Third, the article posits the exposure to diseases brought by visitors from Europe and South America might have became the another reason for the demise. However, the professor accepts that the diseases resulted from the contact had been proven to be deadly but he refutes this idea by saying that the number of inhabitants which is around 20000 people in the 17th century were larger than the estimated number of effected people by the disease which is 3000. That’s why, he concludes that the real reason for the demise must have been taken place long before any contact with visitors.
The reading and the lecture are both about a collapse of civilization that thrived on the eastern island in the 19th century. The author of the reading claims that there are three possible explanations for this decline. The lecturer casts doubt on this claim. He believes that none of the ideas presented by the author explains the civilization's demise.
First of all, the author claims that the infestation of large rats may have led to the civilization's ruin. He says the rats consumed large amounts of seeds and palm trees, eventually causing severe deforestation on the island. He notes that this deforestation made the inhabitants on the island difficult to grow their food. The lecturer, however, rebuts this claim by mentioning that since the inhabitants were good at fishing, they could obtain enough food from the sea.
Secondly, the author suggests that the internal warfare among the inhabitants may have caused the decline. In the article, it is said that a lot of small carved blades, which may have been used as weapons for wars, were found all around the island. The lecturer, on the other hand, argues that the blades cannot be evidence for warfare. He points out that the blades are neither pointed nor big enough to kill humans.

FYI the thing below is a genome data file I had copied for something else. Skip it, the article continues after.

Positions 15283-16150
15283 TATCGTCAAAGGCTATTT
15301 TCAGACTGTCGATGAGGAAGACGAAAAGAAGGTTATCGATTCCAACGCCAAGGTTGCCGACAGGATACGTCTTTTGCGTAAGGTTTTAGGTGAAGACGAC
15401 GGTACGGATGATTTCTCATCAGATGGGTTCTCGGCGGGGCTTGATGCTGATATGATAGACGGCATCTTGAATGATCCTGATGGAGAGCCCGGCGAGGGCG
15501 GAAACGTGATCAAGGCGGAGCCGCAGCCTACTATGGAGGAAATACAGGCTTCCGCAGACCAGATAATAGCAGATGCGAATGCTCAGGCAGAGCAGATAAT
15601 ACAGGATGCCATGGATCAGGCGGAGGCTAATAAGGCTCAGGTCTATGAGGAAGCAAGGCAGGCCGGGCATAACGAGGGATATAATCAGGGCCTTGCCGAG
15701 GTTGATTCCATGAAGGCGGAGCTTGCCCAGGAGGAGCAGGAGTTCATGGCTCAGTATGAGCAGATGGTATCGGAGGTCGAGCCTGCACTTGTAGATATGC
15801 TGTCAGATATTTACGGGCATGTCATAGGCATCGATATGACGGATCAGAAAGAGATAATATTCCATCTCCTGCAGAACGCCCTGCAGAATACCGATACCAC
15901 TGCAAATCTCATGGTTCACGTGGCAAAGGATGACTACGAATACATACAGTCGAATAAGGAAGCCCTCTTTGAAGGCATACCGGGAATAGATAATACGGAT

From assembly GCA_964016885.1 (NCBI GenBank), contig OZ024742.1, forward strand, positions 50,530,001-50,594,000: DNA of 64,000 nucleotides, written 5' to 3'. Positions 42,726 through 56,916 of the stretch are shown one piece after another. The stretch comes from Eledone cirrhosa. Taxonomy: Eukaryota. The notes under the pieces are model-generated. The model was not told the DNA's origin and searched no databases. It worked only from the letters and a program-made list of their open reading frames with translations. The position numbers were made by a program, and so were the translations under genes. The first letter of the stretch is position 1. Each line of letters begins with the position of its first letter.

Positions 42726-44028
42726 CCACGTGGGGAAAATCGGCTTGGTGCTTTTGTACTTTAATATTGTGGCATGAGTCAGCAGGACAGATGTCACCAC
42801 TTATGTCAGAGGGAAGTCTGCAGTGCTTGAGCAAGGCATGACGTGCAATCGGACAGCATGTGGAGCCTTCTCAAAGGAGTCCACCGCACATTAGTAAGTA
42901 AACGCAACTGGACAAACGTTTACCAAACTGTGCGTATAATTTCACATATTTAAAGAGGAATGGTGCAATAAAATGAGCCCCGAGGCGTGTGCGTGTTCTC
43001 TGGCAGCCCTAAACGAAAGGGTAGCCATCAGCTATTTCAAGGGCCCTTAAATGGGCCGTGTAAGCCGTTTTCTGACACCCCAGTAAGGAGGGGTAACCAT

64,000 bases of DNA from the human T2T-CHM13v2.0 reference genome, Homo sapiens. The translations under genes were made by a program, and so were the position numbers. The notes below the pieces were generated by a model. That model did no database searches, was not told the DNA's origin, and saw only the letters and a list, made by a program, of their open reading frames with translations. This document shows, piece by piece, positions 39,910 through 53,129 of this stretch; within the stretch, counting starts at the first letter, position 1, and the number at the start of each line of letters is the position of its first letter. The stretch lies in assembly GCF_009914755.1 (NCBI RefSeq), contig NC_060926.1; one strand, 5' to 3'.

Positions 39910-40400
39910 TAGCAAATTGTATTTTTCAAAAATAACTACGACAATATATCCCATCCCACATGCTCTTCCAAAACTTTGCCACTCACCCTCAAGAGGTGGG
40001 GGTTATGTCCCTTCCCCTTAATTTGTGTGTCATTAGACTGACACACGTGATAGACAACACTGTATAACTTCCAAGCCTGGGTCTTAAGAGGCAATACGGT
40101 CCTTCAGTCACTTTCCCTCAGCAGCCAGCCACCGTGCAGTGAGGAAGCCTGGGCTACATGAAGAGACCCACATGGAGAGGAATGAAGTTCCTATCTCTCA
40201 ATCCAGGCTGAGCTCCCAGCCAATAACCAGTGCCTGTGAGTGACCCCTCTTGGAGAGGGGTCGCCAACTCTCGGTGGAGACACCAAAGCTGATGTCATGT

Finally, the author posits that the exposure to diseases from the outside world may have caused civilization's demise. He notes that contacts with people from outside the island became frequent in the 19th century, and it is likely that the outsiders transmitted diseases to inhabitants of the island. In contrast, the lecturer's position is that the decline in population of the island started long before the 19th century disproves this idea.
FEYİZ EL İSA says
Firstly, he says that it is correct that rats existed on the island at that time but they are not the reason for the civilization to collapse.
A research said that 60% of the food was covered by the sea products which implies that people there had enough food.
Secondly, in the passage, it mentioned that Mata blades had an effect on declining the civilization as they suggested that these blades were used as weapons. Professor said that this is incorrect. The blades were not sharp enough and they used them in constructing their homes and for cutting the rocks.
Lastly, the professor said that it was true that people there had suffered from foriegn diseases, but this was far after the contact between local people and foreigners started. The population had not been affected directly after the contact started.
Arturo Rodriguez says
In the reading passage three explanations for the collapse of the Easter Island’s civilization were enlisted. They were connected to rats, internal warfare and diseases. Below I will outline the cons of the above-mentioned explanations.
First and foremost, even if rats have caused deforestation and soil loss, it could not be a significant problem for the locals as their diet consisted mostly of fish. It is also vital to mention that the residents of the island invented special techniques which allowed them to preserve fertile soil.
Furthermore, the considerable amount of blades found in the process of excavations does not explain anything. They are quite small and often even blunt. Thus, the blades were most likely used as tools, not weapons.
Last but not least, after the first contact with outsiders centuries before its extinction the population of the island had grown from somewhat 6000 to approximately 20000 residents. Therefore, external diseases could have not caused full collapse of the civilization.